Habeas Corpus

Good old habeas corpus, where would we be without you? The Great Writ. The hallmark of our justice system. Everyone knows it’s proof of our advanced and just society and we’re sure glad we have it, even if most of us have no idea what it is. Not to worry, here’s what you should know.

Habeas corpus is a constitutional right that provides protection against unlawful or improper detention. It is from Medieval Latin and means “that you have the body”. The complete phrase habeas corpus ad subjiciendum means “that you have the person for the purpose of subjecting him/her to [examination]”.

A writ of habeas corpus can be presented to a prison official requiring that a detained person be brought before a judge in a court of law to secure the person’s release unless lawful grounds can be shown for their lawful detention. Thanks to habeas corpus, we can’t be held against our will by any authority indefinitely or without just cause, which is no small thing. Serving as a check on the powers of government, it offers prisoners an early avenue to protest their imprisonment.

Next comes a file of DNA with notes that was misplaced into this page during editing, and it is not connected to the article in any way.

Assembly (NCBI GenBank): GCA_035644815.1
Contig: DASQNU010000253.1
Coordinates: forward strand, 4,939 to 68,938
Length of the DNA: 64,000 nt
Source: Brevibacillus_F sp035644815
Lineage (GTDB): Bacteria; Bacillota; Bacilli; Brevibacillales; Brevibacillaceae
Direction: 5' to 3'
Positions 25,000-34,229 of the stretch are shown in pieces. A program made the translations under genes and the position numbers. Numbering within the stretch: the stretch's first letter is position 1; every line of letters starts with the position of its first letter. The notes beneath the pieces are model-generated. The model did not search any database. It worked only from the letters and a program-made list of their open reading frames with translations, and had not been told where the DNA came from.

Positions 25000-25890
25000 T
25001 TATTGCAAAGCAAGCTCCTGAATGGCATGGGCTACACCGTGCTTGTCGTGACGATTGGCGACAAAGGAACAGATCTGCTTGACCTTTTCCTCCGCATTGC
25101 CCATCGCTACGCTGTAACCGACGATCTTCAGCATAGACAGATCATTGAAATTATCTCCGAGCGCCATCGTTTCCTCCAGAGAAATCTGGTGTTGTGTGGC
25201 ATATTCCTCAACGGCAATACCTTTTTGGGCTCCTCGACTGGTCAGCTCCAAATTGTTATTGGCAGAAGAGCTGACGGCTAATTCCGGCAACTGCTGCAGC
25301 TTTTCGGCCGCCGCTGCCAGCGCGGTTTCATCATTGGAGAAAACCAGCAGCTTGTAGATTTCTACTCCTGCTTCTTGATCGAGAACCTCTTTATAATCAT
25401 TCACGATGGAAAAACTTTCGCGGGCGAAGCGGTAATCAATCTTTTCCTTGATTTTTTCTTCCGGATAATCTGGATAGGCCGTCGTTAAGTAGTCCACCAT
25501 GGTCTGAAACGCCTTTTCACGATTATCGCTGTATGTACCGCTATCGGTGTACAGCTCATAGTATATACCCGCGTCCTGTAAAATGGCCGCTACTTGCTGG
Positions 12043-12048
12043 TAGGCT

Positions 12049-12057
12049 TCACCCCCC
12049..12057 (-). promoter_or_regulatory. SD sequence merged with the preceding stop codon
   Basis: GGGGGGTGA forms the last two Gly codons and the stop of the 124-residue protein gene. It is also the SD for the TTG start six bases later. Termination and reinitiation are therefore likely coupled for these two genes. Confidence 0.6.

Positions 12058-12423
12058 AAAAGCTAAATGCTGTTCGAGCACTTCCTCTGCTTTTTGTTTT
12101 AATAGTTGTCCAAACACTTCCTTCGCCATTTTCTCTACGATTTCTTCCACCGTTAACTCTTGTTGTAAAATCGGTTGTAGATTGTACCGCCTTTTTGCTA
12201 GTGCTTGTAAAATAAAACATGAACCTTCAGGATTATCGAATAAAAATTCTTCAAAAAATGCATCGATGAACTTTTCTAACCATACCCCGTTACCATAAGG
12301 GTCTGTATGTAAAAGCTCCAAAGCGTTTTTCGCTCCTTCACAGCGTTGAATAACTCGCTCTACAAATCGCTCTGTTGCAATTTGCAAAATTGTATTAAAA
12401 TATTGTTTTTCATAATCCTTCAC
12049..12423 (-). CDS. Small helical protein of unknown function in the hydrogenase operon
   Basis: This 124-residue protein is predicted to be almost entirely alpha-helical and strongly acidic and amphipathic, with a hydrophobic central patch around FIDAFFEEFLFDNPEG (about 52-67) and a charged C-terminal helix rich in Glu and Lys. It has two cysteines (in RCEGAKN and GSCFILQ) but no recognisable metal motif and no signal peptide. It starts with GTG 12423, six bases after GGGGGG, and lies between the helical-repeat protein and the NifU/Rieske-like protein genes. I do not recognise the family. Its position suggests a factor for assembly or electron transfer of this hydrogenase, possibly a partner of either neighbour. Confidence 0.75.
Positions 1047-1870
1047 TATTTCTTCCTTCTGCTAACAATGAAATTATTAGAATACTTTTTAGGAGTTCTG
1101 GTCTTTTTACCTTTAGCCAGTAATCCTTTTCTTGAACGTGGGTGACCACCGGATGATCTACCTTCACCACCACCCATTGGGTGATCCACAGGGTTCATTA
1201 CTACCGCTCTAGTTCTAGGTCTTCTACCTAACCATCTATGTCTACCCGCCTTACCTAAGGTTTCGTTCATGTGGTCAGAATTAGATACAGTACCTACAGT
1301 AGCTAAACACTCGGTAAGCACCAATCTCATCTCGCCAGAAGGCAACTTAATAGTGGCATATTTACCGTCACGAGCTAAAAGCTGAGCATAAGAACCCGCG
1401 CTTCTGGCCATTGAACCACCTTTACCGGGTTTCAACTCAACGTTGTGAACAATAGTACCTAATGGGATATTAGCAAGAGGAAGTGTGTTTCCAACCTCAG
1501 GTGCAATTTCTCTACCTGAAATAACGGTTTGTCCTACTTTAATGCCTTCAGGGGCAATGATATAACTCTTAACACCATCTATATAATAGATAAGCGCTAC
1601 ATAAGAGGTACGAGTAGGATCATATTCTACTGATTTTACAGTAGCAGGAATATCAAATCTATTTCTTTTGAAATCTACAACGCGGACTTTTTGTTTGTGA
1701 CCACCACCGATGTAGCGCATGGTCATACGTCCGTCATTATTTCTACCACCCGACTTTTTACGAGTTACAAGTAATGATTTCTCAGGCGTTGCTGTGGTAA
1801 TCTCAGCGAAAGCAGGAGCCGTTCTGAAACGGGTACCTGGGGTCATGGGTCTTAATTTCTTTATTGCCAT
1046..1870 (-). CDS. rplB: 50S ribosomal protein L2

Our Founding Fathers didn’t invent habeas corpus; it had been a well-known procedure of English common law for hundreds of years. They did, however, ensure it would be followed over here as well by codifying it in Article One, Section Nine of the US Constitution, which states, “The Privilege of the Writ of Habeas Corpus shall not be suspended, unless when in Cases of Rebellion or Invasion the public Safety may require it.”

Thanks, Founding Fathers!

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